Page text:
Many individuals are affected by mental health disorders. It’s estimated that roughly 7% of the world’s population is adversely affected by their mental states. From depression to anxiety, mental health disorders can be troubling and debilitating. While there are prescriptions and medications available for those suffering from such disorders, they’re often accompanied by mild to severe side effects.

There do exist natural chemicals that can treat anxiety, depression, OCD, and many other disorders. Often times, they pose significantly fewer side effects than traditional treatments and medications. One of these is oxytocin. Usually thought of as a feminine hormone, the role of oxytocin may be of use in both men and women.

In 1999, a group of researchers looked into the benefits that oxytocin may have in those suffering from anxiety disorders. The study was conducted on animal test subjects, rats specifically. The test subjects chosen were bred for high and low levels of anxiety, to provide a deeper look into oxytocin’s effects.

Throughout the study on rats, researchers monitored levels of various neurotransmitters. These included compounds such as vasopressin and oxytocin. Furthermore, they observed levels of activity within the hypothalamus, a region of the brain associated with emotional disturbances. They found that higher levels of oxytocin action correlated to lower levels of anxiety.

Another study, published in 2013, observed the effects oxytocin had on a variety of mental health disorders within humans. Researchers documented several demographics and various mental ailments. In particular, they sought out to find correlations between oxytocin and occurrences of such disorders.

The findings were largely indicative of oxytocin’s calming and relieving effects. Within individuals suffering from anxiety-related disorders, oxytocin levels were noted as being low. Additionally, those with autism and associated social impairments also seemed to have lower concentrations of oxytocin. The same held true even for those with schizophrenia; lower levels of oxytocin appeared to contribute to psychosis and related disorders.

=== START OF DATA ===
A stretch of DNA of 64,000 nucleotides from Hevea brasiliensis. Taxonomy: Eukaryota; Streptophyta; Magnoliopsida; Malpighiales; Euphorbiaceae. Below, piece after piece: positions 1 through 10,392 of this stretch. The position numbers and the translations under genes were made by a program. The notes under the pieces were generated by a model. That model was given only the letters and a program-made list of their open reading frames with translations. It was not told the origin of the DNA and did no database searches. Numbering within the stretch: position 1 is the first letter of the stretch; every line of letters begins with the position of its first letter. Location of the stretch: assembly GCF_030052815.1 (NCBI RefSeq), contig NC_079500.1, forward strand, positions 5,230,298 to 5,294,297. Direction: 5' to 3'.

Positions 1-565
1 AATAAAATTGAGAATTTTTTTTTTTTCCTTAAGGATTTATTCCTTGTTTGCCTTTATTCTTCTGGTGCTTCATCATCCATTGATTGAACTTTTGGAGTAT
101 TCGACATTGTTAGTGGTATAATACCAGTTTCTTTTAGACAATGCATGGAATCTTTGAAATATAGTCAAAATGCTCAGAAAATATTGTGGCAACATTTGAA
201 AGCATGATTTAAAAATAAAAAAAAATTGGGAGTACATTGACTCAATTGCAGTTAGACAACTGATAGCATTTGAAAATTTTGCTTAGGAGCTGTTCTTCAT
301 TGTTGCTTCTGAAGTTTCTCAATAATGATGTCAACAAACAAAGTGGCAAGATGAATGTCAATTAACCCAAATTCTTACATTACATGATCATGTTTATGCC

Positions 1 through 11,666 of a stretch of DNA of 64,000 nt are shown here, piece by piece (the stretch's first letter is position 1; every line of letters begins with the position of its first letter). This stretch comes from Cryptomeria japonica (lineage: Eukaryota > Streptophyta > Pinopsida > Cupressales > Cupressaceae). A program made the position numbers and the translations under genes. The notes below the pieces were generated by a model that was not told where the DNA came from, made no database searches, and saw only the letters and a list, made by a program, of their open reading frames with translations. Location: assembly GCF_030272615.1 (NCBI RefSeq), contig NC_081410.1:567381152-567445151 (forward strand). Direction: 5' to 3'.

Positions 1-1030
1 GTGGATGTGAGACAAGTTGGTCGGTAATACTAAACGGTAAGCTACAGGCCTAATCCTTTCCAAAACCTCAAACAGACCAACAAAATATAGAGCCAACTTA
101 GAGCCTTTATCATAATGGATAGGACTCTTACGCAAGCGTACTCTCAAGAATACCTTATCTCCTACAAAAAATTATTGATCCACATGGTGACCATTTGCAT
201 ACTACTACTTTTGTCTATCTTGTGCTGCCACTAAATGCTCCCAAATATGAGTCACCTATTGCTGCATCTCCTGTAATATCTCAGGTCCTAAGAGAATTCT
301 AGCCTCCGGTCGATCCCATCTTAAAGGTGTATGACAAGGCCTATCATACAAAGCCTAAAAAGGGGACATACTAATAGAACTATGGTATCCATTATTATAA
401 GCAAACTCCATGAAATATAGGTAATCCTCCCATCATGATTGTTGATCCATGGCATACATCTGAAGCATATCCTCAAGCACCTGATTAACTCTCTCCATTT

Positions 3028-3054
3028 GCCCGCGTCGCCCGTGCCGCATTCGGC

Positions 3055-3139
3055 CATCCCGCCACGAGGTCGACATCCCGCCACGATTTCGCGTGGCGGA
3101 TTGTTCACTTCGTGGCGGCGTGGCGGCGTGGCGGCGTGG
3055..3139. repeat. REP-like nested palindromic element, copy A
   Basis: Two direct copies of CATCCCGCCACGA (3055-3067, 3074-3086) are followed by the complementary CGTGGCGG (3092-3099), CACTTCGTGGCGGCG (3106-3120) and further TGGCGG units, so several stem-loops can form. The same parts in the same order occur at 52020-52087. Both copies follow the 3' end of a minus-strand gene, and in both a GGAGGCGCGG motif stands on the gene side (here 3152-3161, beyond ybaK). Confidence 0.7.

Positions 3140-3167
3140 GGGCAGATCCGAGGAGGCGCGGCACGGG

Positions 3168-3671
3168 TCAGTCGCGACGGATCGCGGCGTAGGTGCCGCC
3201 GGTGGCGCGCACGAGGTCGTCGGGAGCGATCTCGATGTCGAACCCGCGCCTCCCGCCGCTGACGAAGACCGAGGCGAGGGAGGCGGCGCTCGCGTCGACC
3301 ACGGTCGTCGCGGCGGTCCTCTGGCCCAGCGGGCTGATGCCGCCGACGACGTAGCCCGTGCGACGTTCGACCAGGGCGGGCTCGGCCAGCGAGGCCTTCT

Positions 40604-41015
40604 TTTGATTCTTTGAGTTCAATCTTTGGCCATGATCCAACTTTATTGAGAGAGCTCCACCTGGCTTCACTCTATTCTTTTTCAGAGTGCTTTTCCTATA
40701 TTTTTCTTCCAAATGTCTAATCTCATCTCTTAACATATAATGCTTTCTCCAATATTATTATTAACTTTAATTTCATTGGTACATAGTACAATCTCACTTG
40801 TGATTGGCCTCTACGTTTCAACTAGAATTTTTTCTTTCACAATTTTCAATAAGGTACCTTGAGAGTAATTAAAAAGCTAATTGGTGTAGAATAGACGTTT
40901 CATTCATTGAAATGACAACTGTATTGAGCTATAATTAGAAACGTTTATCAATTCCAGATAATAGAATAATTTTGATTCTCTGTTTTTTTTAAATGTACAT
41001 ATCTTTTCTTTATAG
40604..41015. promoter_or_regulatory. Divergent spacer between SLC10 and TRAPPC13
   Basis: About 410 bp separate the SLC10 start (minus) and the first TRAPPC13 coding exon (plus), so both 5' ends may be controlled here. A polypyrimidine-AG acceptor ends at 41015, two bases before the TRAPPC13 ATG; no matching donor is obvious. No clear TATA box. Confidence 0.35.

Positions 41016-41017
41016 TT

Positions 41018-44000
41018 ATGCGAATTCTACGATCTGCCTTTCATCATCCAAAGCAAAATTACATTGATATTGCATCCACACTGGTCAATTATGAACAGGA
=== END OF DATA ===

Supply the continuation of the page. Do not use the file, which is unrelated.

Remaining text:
Altogether, these animal and human studies show that oxytocin is closely related to mental health. In the study on rats, test subjects that were bred with higher levels of overall anxiety demonstrated lower levels of oxytocin throughout. This suggests that oxytocin, through natural synthesis or supplementation, could quell panic and anxiety problems throughout all mammals, even humans.

The overarching analysis and study on several human demographics also demonstrates oxytocin’s benefits. It appeared that those with varying mental health ailments had lower levels of oxytocin. This suggests that by increasing overall amounts of oxytocin individuals may be able to control their conditions.

 

Sources:

https://www.ncbi.nlm.nih.gov/pubmed/10336720

https://www.ncbi.nlm.nih.gov/pubmed/10718919

https://www.ncbi.nlm.nih.gov/pmc/articles/PMC4120070/

https://ourworldindata.org/mental-health

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